Labour shortages could lead to irreversible changes to region’s agri-food sector

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Government inaction over labour shortages could lead to changes in the region’s agri-food sector that will be “impossible to reverse”, New Anglia Local Enterprise Partnership has warned.

In a letter to Neil Parish MP, Chair of the Environment, Food and Rural Affairs Committee (EFRA), the LEP has said the consequences of Brexit and wider economic pressures, combined with a labour crisis, fuel supply issues and rising energy costs are having a “real-time significant impact across the agri-food supply chain”.

The LEP works with businesses across the agri-food and linked sectors, represented through its Board, the New Anglia Agri-Food Industry Council, and the Agri-Food Sector Skills group, and it recently contributed to the EFRA select committee’s inquiry into labour shortages.

In Norfolk and Suffolk, 102,360 people work across the agri-food sector, representing 14.7% of the workforce against a national average of 12.6%. During 2021, vacancies in the region have soared by 123% to levels significantly higher than pre-pandemic, with 5,566 roles being advertised in August.

All parts of the food chain are being affected but particularly seasonal picking roles, meat and poultry processing and logistics. A shortage of butchers is placing huge constraints on the region’s pig industry and one award-winning farmer has been forced to cull his entire herd after 50 years in the industry, amid mounting financial losses and an acute worker shortage.

Turkey farmers are concerned they will struggle to find the additional labour they traditionally hire in the lead-up to Christmas and that UK supermarkets will import birds with a potentially long-term impact on the domestic industry.

In Norfolk & Suffolk, the LEP and the New Anglia Agri-food Skills Group are working closely with employers, the Department for Work & Pensions, and the Further Education sector to promote vacant roles. Exciting regional initiatives in controlled environment farming are also underway which offer potentially better-paid, year-round jobs.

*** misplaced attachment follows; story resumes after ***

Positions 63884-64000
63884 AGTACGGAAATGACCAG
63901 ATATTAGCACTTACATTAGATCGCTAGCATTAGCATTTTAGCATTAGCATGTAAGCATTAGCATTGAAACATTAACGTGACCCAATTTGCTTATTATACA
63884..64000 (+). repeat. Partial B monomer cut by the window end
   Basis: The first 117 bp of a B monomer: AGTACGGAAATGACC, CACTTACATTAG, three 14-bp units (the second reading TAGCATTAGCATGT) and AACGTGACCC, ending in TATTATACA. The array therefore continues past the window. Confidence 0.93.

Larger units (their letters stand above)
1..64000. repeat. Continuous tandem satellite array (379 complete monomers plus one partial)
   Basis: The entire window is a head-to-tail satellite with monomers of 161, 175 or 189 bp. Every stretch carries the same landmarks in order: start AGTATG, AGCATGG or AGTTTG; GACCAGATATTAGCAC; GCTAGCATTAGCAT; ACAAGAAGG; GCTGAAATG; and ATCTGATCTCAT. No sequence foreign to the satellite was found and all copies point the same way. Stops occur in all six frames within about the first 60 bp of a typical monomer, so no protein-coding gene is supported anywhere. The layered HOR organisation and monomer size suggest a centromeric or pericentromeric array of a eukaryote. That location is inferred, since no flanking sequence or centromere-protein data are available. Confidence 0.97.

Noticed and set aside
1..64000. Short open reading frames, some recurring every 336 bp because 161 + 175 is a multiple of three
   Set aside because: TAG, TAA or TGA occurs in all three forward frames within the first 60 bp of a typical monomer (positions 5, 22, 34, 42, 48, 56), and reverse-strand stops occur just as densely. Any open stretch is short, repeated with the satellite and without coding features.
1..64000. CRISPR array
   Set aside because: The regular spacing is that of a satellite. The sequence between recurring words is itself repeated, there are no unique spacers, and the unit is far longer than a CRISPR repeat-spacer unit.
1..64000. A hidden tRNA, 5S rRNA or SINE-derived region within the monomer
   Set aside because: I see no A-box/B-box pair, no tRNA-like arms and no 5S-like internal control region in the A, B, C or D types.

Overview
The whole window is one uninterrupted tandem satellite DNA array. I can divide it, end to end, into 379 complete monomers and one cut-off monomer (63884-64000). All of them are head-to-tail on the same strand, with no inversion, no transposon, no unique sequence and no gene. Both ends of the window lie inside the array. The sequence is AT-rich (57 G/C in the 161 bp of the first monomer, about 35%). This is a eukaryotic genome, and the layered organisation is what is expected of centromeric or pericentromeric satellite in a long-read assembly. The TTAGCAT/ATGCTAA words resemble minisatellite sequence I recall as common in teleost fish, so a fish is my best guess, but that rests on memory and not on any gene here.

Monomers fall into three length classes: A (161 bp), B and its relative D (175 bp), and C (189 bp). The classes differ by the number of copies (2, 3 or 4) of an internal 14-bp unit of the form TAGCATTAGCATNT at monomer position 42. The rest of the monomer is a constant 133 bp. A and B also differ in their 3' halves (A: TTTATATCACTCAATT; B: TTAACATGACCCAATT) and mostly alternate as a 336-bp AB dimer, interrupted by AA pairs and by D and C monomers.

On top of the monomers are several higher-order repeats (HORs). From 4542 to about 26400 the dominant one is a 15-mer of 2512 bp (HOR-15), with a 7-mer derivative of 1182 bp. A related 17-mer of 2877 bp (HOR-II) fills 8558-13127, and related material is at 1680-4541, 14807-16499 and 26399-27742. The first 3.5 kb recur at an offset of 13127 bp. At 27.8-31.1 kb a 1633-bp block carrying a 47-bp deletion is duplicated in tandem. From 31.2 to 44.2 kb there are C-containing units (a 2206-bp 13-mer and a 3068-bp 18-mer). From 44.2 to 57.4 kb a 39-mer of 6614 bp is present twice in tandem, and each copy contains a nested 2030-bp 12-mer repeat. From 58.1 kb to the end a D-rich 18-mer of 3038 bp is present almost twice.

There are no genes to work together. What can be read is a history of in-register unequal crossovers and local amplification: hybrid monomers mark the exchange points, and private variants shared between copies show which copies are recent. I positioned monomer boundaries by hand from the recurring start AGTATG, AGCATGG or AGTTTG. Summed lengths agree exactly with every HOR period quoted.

However, they say the dearth of domestic labour is unlikely to be alleviated quickly and access to workers from abroad is needed at least on a short-term basis during this period of transition.

Across agriculture and food processing, seasonal roles, long hours, and rural locations all contribute to making roles unattractive. Employers are working hard to offer more attractive packages, with the average salary of sector roles in the food sector £20,399 in August 2021 – higher than the national average of £18,924. However, they still anticipate a poor take-up of roles even if pay is increased.

Adjustments to shift patterns and other terms and conditions will also take time and are vital in a candidate-led market, with other sectors competing for a limited pool of people looking for work.

In the immediate term, the LEP is calling for an enhanced Seasonal Workers Pilot scheme which gives foreign workers a guaranteed offer of sustained work. It is also seeking clarification of new environmental schemes for farming and a realistic timetable for implementation which will allow farmers to plan for change given the current pressures.

A significant increase in funding for controlled environment farming, automation and robotics is needed in the longer-term to encourage and stimulate innovation and decrease the reliance on workers for manual tasks.

Corrienne Peasgood, Chair of the LEP’s Agri-Food Sector Council, said: “Our members are working hard to deal with these issues, but many are reporting that without greater Government intervention in the short term the effects will be profound – directly to the businesses concerned and, more widely, resulting in food shortages and food price inflation.

“It is clear to us that we are witnessing rapid and transformative change across the sector. The agri-food industry will rise to these challenges and undoubtedly evolve to adjust to the new conditions, but such structural change will take seasons, not weeks. Support as we transition is essential.

“Our innovative and enterprising agri-food sector remains committed to sustainable growth. Without an adequate supply of skilled labour and support, under-pinned by effective policy and support from across Government, we are concerned that we will not be able to deliver the needs of the UK nor capitalise on the vision of ‘global Britain’. Failing to act now will result in changes to the sector that will be impossible to reverse.”

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